Their ability to critically analyse, think laterally, write well, communicate clearly, are too often considered less valuable than they should be by those in the private sector. The image of the lazy, unimaginative and ultimately unmotivated Arts graduate persists in Ireland. But it’s simply untrue, and there is a small cottage industry of online articles which provide plenty of anecdotal evidence to the contrary. That view of the Arts graduate is a hangover of the late 1990s in Ireland, and it is time to move beyond it.

But the issue is bigger than the overemphasis in many job markets on having the “right” qualification before you can get in the door. Or on making sure we find a place in the dominant fields of computer tech and finance in Ireland for our adaptable and intelligent Arts graduates. The truth is that the problems for Arts graduates is that there is an expectation in many fields not just to work for free on a cycle of never-ending internships, for the inedible – and unedifying – promise of exposure, but to be happy with your lot. They are supposed to be delighted to be earning anything at all, and to have diminished expectations for what their lives can be materially, on the basis of their desire to study something other than the kind of subject that’ll get you a “good job.”

As for working-class Irish kids who might have an interest in the Arts, the mountain is even more treacherous. As grants and aid are cut back, and will likely continue to be, the brief flowering of the Irish version of the scholarship boy/girl of the 1960s in Ireland is already largely ended. While people will sing the praises of the writing of the likes of Sean O’Casey during the decade of centenaries, few will hear his message that a world of working-class Irish life deserves better expression than the hoary old class snobbery of tv shows like Damo and Ivor. (see Michael Pierce’s chapter in David Convery’s Locked Out: A Century of Irish Working-Class life for more on this)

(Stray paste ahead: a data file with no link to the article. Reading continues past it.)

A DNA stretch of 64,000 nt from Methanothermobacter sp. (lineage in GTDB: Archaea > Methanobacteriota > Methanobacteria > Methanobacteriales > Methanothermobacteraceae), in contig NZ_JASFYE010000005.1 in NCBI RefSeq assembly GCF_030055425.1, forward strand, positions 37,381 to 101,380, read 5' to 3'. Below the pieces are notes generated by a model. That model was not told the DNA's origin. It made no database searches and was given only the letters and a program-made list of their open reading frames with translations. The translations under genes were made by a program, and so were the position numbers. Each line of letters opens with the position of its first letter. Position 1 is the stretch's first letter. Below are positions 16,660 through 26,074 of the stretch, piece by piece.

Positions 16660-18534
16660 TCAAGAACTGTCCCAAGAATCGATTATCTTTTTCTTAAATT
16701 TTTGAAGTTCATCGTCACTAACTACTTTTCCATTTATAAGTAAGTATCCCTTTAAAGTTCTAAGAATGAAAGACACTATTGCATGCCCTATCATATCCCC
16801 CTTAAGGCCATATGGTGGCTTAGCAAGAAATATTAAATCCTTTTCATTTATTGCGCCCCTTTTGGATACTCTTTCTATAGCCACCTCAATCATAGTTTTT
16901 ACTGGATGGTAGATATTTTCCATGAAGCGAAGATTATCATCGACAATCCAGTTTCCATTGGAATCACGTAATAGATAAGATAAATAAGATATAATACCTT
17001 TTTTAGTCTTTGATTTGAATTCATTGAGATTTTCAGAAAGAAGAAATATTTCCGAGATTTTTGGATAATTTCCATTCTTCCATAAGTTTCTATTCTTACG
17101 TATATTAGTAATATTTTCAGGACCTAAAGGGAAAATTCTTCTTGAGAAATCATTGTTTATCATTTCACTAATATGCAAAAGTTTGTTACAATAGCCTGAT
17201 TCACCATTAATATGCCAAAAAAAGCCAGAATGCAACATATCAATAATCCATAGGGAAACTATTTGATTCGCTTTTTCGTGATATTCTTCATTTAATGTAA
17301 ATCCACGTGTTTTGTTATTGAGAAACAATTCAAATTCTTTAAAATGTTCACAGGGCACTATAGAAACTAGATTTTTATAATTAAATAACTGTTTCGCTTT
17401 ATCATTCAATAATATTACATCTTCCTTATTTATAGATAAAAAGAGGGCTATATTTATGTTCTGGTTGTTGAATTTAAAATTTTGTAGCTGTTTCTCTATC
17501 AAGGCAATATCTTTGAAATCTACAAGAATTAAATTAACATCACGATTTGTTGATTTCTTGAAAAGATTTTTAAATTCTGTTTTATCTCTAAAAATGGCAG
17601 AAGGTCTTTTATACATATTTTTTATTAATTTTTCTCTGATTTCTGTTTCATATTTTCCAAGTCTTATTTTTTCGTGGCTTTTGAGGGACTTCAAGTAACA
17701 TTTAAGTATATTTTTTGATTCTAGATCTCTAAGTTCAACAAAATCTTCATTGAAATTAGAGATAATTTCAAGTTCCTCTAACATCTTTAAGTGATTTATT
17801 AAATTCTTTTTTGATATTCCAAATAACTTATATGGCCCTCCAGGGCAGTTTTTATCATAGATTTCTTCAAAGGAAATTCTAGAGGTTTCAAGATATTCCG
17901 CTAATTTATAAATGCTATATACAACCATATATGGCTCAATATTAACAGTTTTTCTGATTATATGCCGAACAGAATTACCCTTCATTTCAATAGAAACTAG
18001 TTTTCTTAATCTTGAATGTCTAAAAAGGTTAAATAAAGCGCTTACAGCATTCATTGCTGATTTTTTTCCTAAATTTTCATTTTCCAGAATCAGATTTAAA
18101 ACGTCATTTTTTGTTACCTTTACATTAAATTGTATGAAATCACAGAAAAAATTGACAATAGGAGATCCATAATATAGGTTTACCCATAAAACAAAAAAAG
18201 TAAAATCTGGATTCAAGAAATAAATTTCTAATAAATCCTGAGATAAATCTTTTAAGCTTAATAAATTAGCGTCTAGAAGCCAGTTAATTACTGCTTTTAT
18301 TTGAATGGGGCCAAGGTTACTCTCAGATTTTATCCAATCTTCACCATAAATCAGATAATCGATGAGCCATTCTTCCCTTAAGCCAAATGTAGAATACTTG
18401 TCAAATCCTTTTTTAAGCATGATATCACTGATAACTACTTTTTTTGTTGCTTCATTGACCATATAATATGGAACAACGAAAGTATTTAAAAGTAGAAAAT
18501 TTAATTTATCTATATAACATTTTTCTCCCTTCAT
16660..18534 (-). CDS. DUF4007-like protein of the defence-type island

As another HEA report, published at the beginning of 2016, the National Plan for Equity of Access to Higher Education 2015-2019has it: “Participation of those from the semi-skilled and unskilled socio-economic groups is at 26%, while there is practically
full participation by those from the higher professional socio-economic group.” Add to this the difficulties that come with disabilities and other factors that disproportionately those already less well-off in Ireland, and the increased number of Special Needs Assistants is to be welcomed, with the number standing at 7,020 nationwide, according to a recent report in TheJournal.ie. Yet, even still it is difficult to imagine selling the real values of an Arts degree to a young student from a working-class area of Ireland when the first money being earned by those graduating is in the region of €13,000. More pay is important, but so too is more respect for the values that the Arts and Humanities teaches students.

In my view, it is time to start valuing our Arts graduates. Taking a chance on an Arts graduate in a job where their degree doesn’t match exactly with the job description might be a worthwhile risk. Arts graduates deserve to earn decent wages, and they deserve to be treated as valuable and valued members of our society.

Divočák drinks Permon 13° Permon Winter Ale

My newest piece for BeerBoar is up now. Go check it out, along with some pretty pictures of Prague in snow

Beer Boar

Christmas is well and truly over. Last week, the 6th of January in Ireland was Nollaig na mBan (Women’s little Christmas). In the Christian calendar it marks the feast day of the epiphany. In the Orthodox Christian calendar, this is the day Christmas itself is celebrated. Here in Prague, the feast of the epiphany is marked by students dressing up as the three wise men and collecting money for charity.

Last Monday, it began snowing heavily here in the city. While I can’t be sure that the snow was general all over… Czech Republic, or that it was falling upon all the living and the dead, it was certainly falling in heaps around me. I went out, camera at the ready to snap it. Just as well, since tonight, the snow has turned in most places to a fine slush. While I was out last Tuesday evening photographing…

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Beerboar welcomes Divočák

My first post over on Beer Boar, check it out!

Beer Boar